| Discussion|| |
The aim of current study was to evaluate the oral/dental health status in chemical warfare victims in the province of Isfahan, Iran. The DMFT index and CPITN were significantly higher in chemical warfare victims than in the normal population. Saliva secretion was lower in chemical warfare victims. An earlier study revealed that environmental and behavioral factors have influences on oral/dental health status, and that the prevalences of tooth decay and periodontal diseases are generally related to behavioral risk factors.  War is a stressor that has significant impact on the lifestyles of those involved.
Suman et al. in their study of professional soldiers in the Croatian army clearly showed that the soldiers who participated in the war in Croatia had higher values of DMFT and CPITN than the soldiers who presented their services in peacetime. The researchers also discovered significant differences between the soldiers who did their military service during war and those whose service was during peacetime; the differences were seen in three areas:
This could be interpreted as indicating that these factors are important underlying mechanisms for poor oral/dental health status in war veterans. The authors also suggested that with regard to oral diseases, soldiers can generally be considered as a high-risk group because military training and the time spent in the battlefield require their maximal psychological and physical involvement.  Problems such as the lack of a normal life and hard/unusual work conditions, especially during the war, result in unbalanced food intake, irregular hygiene, and stress. All these could be causes for the increase in oral diseases in war victims.
- the number of dental visits;
- daily brushing frequency, and
Chemical warfare victims, in addition to the usual physical/psychological stresses associated with war are also exposed to chemical agents, which only increases the risk for oral/dental diseases. The role of chemical agents on periodontal diseases has been described in previous studies. Adverse effects such as erosion, periodontal disease, soreness of the mouth, looseness of teeth, and increased number of missing teeth have been reported among workers exposed to chemical agents. , However, there are only a few studies on the oral/dental health status among chemical warfare victims, and the findings from these studies are somewhat controversial. McCauley et al. examined the relationship between low-dose exposure to anticholinesterase agents and subsequent periodontal disease in Gulf War veterans who were possibly exposed to chemical warfare agents. In contrast to our results, they found that exposure to these agents does not appear to be a risk factor for periodontal diseases. This discrepancy between the two studies is perhaps related to our control group who was selected from the normal population and the fact that participation in the war by itself can influence oral/dental health status. Thus, the perceived differences between chemical warfare victims and the healthy control group in this study might not directly be due to chemical exposure. In another study done on Gulf War veterans who were possibly exposed to organophosphate chemical warfare agents, the investigators found that war veterans were not at increased risk of having health symptoms attributable to low-dose exposure to chemical warfare agents. Nonetheless, enhanced symptomatology was observed in veterans who were adequately close to participate in or witness detonations.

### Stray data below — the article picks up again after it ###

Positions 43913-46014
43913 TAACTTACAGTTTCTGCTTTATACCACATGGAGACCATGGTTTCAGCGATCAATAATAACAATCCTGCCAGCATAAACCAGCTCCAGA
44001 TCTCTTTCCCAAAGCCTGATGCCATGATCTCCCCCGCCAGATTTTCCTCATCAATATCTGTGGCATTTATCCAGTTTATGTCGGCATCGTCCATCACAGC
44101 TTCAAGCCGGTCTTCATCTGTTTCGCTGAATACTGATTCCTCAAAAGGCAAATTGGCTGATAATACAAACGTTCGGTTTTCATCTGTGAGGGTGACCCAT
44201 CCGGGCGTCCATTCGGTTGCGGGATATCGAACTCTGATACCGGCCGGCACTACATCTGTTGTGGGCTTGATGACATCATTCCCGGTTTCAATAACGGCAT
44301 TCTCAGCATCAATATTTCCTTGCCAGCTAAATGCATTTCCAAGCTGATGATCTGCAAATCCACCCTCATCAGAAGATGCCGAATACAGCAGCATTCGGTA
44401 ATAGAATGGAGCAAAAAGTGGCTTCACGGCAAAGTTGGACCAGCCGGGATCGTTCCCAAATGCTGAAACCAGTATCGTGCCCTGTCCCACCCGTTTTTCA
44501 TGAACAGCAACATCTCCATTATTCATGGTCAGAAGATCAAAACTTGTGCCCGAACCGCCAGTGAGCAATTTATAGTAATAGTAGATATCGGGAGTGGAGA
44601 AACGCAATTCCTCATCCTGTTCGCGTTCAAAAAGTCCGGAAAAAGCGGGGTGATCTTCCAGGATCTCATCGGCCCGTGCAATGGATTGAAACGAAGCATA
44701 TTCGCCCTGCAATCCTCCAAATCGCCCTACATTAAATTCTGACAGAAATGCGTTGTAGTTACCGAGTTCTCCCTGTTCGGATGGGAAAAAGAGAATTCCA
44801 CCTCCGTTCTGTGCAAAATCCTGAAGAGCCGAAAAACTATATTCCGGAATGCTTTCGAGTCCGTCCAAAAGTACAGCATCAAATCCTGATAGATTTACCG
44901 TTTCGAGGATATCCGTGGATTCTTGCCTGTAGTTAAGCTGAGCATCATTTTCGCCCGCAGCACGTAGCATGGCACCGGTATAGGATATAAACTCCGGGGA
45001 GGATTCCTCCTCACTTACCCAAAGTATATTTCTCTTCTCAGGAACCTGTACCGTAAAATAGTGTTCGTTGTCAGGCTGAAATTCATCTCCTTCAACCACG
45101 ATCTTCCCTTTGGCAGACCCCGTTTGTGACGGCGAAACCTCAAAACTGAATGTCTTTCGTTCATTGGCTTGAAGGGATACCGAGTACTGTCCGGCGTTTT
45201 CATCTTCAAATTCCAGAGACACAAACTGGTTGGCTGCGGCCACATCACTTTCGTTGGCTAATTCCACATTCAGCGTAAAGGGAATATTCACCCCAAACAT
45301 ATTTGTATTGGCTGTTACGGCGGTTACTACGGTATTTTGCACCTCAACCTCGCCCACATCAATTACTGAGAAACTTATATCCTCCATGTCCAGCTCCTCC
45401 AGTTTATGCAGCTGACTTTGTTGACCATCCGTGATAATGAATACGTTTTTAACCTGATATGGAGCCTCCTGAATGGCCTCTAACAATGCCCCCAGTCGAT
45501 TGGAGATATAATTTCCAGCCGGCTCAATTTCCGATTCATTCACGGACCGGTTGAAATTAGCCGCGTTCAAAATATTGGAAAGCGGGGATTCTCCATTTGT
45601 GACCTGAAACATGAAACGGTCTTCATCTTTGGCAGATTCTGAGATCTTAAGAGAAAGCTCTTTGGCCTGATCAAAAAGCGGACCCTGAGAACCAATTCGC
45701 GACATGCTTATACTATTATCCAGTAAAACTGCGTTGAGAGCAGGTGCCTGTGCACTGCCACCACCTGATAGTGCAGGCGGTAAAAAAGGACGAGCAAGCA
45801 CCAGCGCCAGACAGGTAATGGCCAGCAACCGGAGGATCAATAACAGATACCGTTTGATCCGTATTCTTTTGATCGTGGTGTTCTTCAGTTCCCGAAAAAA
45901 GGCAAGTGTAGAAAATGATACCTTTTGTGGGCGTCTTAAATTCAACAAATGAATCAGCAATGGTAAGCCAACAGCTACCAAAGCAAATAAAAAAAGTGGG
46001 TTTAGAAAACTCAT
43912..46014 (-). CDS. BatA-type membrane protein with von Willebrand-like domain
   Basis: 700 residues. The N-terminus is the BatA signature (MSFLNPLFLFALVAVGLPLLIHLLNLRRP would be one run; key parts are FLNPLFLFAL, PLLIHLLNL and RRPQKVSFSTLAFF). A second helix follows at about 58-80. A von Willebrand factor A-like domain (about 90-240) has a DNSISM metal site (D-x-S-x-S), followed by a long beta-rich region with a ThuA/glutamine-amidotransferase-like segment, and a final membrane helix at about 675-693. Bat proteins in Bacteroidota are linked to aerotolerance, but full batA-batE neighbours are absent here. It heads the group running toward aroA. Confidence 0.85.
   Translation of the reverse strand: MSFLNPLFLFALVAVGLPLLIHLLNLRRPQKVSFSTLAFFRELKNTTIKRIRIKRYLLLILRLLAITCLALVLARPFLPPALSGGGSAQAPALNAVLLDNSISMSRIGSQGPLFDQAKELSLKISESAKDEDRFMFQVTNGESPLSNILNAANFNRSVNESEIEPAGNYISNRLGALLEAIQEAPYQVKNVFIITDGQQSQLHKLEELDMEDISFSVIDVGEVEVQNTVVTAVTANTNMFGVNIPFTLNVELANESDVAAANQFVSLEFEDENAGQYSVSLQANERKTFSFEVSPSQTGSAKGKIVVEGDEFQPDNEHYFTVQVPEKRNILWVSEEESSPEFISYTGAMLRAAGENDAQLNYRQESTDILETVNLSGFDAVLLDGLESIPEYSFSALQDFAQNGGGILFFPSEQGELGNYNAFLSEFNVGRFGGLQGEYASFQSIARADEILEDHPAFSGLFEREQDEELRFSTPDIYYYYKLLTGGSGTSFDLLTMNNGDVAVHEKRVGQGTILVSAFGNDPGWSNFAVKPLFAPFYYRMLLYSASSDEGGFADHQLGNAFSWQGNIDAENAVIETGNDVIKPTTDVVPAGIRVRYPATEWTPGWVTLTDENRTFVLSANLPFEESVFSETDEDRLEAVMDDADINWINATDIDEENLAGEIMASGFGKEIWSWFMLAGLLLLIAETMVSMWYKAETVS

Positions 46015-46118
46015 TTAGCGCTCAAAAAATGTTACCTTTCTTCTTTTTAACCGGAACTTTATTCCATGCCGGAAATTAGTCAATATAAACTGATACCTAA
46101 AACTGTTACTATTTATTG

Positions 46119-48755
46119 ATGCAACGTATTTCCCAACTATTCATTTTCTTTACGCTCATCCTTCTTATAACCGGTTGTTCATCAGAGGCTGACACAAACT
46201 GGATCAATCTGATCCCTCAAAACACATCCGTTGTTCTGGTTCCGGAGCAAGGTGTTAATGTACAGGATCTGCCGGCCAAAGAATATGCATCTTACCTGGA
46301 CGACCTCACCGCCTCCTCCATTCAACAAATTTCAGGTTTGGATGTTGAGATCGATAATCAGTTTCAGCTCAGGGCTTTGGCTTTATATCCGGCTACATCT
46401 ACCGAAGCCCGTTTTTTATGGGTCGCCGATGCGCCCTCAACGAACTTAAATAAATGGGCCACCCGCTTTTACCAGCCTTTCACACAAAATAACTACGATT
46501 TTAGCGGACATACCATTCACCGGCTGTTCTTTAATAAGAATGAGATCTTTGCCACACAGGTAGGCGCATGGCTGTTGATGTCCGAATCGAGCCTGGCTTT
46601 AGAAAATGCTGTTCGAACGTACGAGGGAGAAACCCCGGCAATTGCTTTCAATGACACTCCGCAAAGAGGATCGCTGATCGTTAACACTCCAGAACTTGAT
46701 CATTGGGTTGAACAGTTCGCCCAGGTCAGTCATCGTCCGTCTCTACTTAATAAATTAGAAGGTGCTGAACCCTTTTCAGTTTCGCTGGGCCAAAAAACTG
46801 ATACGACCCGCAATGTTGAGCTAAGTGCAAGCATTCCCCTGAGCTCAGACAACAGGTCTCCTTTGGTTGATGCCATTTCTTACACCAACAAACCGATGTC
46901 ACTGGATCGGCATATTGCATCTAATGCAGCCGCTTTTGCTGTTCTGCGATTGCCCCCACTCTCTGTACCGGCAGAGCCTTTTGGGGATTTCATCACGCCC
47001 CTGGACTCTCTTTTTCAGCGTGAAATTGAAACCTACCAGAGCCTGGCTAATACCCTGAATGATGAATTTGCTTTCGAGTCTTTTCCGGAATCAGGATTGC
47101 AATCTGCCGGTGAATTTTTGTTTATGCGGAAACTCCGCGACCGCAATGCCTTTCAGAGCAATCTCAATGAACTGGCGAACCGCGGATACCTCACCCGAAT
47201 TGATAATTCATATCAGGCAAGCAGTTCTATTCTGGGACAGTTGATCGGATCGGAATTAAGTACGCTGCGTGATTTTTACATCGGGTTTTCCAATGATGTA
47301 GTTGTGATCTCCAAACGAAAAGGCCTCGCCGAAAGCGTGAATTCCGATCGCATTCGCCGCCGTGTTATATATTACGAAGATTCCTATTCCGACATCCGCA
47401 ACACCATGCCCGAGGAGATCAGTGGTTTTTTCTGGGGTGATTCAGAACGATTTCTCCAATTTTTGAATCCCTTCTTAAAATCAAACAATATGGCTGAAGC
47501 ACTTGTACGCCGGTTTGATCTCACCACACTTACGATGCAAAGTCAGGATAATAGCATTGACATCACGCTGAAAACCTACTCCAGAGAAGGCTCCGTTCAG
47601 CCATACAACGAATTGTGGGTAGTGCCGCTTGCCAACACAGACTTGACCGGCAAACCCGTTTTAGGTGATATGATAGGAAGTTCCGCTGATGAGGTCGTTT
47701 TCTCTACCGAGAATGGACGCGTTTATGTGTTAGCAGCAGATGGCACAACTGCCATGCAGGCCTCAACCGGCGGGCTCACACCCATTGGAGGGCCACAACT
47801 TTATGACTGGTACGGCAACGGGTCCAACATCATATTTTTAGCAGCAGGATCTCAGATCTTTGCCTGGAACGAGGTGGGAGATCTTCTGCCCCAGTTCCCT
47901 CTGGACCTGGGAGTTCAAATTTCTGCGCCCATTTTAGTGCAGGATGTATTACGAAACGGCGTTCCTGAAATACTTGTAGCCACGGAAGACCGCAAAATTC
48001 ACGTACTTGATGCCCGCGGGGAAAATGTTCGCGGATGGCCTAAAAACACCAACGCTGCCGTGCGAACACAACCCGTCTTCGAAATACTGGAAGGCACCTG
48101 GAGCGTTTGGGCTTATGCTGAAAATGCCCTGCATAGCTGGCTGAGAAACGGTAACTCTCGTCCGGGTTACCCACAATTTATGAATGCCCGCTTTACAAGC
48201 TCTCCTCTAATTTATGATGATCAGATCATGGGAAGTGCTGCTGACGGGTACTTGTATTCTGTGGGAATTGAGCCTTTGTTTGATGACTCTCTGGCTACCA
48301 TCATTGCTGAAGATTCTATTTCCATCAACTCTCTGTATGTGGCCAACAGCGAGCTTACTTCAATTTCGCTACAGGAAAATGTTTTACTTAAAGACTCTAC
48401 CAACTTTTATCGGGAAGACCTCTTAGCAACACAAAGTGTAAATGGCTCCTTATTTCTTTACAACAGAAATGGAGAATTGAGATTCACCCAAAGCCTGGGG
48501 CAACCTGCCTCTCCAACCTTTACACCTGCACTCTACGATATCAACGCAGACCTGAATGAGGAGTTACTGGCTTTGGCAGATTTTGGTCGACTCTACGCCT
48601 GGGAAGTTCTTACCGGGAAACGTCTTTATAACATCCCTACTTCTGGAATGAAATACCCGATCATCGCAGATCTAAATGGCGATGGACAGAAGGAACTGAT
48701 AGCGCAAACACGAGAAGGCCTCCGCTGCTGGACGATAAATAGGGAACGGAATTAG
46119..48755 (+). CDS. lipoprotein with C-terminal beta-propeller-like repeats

The mechanisms underlying poor oral/dental health status in war veterans is of great importance. Decrease in saliva secretion is a likely mechanism. In this study we followed a simple methodology for assessment of saliva secretion. This method was chosen because other measurement procedures were less satisfactory for this study population. Furthermore, this collection method has been previously shown to be valid, reliable, and susceptible.  Our findings showed that the amount of saliva secretion was lower in chemical warfare victims than in healthy controls. This finding is consistent with the hypothesis that chemical exposure in war can disturb salivary function, which in turn can lead to tooth decay and periodontal disorders. Other factors such as psychological disorders (frequently seen in war victims) and the use of antipsychotic drugs might also have contributed to the lower saliva secretion seen in chemical warfare victims.
This study has some limitations. Our control group was selected from the normal population of Isfahan city whereas, ideally, the control group should have been composed of war veterans who participated in the war but were not exposed to chemical agents. Also, it would have been better if we had devised a method to score the degree of participation in war and exposure to chemical agents and then measured the association with oral/dental health; this would have allowed measurement of any dose-response relationships. Mechanisms other than decrease in saliva secretion, e.g., differences in behavioral factors, lifestyle, diet, etc., were not evaluated in this study. Further research on this subject must take these factors into account.
| Conclusion|| |
It could be concluded from this study that chemical warfare victims have relatively poor dental/oral health. Chemical exposure might cause a dysfunction in saliva secretion, which may in turn play an important role in the increase in tooth decay and periodontal disorders. Further investigations are needed to find out the exact underlying mechanisms and the factors associated with poor dental/oral health status in this population so that preventive strategies can be formulated.
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Department of Oral and Maxillofacial Surgery, School of Dentistry, Islamic Azad University, Khorasgan Branch (Isfahan)
Source of Support: None, Conflict of Interest: None